Volume: 01, Issue: 09
Sergei Krikalev, Bill Shepherd, and Yuri Gidzenko of the first expedition crew aboard the International Space Station.
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Yuri Malenchenko and Ed Lu of the 7th and current expedition crew aboard the International Space Station.
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Other Articles in This Issue:
Wishing Opportunities Scheduled to Increase a Hundred Fold
Mars Gets Cozy With Earth
Expedition 8 Crew Appointed to Manage International Space Station
 

1,000 Days of Human Presence on the International Space Station

A milestone was marked in space Tuesday: the 1,000th consecutive day of people living and working aboard the International Space Station. Seven crews have lived on the Space Station, as it has dramatically grown in size and capabilities.

Since the first crew arrived Nov. 2, 2000, the Station has grown into an unparalleled space laboratory whose size will eventually more than double. The living and working area has increased 6,000 cubic feet during the past 1,000 days. The Station's 15,000 cubic feet volume is larger than a three-bedroom house.

The seven Expedition crews, 10 Americans and 10 Russians, have conducted 12 spacewalks from the Station and welcomed 11 visiting Shuttles, 10 Russian Progress cargo vehicles and four Soyuz taxi crews. Additions to the Station include solar arrays of unprecedented size; the first space railway, stretching more than 130 feet; and a science facility, the U.S. Destiny Lab, that is more sophisticated than any ever previously flown in space. Canada provided a new generation of space robotics with the unmatched capabilities of the Canadarm2. Dual Russian and U.S. airlocks are functional and support spacewalks.

Inside the orbiting complex, crews have created a home, as well as a laboratory with quarters, galley, and weightless "weight room" along side seven research facilities.

Aboard the Station, research has been conducted in bioastronautics, physical sciences, fundamental space biology, space product development and space flight disciplines. Experiments conducted by Station crews may provide insight that could lead to improved crops, better braking systems, advanced spacecraft materials and petroleum industry advancements. Space Station research also provides crucial insight into the effects of weightlessness on humans, paving the way for future human space exploration, as well as fundamental research in cell growth and fluid physics.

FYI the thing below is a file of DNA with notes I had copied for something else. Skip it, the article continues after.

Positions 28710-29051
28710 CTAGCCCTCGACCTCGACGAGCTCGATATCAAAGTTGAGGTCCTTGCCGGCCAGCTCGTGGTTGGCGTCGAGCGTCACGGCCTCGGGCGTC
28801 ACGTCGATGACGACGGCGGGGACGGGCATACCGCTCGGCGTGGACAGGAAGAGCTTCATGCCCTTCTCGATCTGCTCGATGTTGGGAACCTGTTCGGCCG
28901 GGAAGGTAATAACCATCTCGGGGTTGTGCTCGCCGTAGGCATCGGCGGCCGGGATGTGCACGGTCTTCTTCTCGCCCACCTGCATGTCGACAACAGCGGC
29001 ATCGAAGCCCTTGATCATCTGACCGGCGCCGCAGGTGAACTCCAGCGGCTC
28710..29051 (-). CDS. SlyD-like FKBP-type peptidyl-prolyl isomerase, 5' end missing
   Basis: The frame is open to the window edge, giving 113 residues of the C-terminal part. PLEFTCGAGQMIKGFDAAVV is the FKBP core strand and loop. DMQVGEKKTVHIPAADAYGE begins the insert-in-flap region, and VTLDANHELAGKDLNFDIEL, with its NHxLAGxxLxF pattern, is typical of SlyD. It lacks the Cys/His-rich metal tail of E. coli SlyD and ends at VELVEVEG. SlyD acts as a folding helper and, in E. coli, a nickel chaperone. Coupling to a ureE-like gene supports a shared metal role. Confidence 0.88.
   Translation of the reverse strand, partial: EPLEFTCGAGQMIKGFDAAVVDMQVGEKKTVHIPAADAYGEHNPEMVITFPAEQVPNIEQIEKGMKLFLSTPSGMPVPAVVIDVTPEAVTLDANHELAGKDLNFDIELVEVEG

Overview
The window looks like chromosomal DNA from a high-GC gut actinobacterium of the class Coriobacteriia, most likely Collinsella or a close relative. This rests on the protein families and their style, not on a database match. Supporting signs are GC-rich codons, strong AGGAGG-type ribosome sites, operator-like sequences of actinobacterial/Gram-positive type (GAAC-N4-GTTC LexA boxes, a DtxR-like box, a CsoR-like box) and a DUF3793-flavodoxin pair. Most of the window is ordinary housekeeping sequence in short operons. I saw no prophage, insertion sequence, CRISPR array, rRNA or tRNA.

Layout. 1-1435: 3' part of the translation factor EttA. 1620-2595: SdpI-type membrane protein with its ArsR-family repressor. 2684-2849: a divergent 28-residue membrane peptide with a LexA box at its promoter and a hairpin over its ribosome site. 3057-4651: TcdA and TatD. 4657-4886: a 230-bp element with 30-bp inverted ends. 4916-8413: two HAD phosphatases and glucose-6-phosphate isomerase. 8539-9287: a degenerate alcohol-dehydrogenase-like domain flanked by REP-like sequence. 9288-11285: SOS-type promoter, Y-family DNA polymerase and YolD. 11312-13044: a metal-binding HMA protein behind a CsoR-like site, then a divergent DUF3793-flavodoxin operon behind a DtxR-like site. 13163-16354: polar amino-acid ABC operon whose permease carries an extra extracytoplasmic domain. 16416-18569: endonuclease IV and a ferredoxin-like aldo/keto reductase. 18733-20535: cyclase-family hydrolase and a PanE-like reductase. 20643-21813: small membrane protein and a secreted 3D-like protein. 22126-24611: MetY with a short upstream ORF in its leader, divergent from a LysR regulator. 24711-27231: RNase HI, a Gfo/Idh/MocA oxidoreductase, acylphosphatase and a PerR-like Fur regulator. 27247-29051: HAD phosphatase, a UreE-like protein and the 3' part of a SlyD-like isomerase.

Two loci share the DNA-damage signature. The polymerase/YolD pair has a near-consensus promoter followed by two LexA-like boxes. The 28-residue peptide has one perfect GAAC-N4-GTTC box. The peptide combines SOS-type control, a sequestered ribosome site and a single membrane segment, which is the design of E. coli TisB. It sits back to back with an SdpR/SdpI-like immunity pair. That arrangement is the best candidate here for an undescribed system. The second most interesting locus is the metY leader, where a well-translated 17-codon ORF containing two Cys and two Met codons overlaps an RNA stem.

Astronaut Peggy Whitson, the first NASA International Space Station Science Officer named last year during Expedition 5, helped intensify the focus on research. Today, Lu continues research inside the Destiny Lab. He recently installed a new experiment in the Microgravity Science Glovebox that studies a reduction in the strength of metals, such as those used in turbine blades and dental fillings.

The Expedition 7 crew also maintains the Earth Knowledge Acquired by Middle Schools (EarthKAM) project that involves middle school students from around the world. Through the optical quality window in the Destiny Lab, students have taken more than 6,000 photos of Earth via EarthKam to support classes in Earth science, geography, social studies, mathematics and art.

During the next 1,000 days, Station science operations will increase. The assembly of essential U.S. Station components is expected to continue followed by the installation of international laboratories that will triple the size of research facilities. The European Columbus Laboratory will expand the Station's size to that of a five-bedroom house. A European Automated Transfer Vehicle will serve as an additional spacecraft for transporting supplies to the Station. The "Kibo" Japanese Experiment Module will be added to further increase the Station's science capabilities.

For information about NASA, human space flight, astronauts, and the International Space Station on the Internet, visit:
http://www.nasa.gov

    
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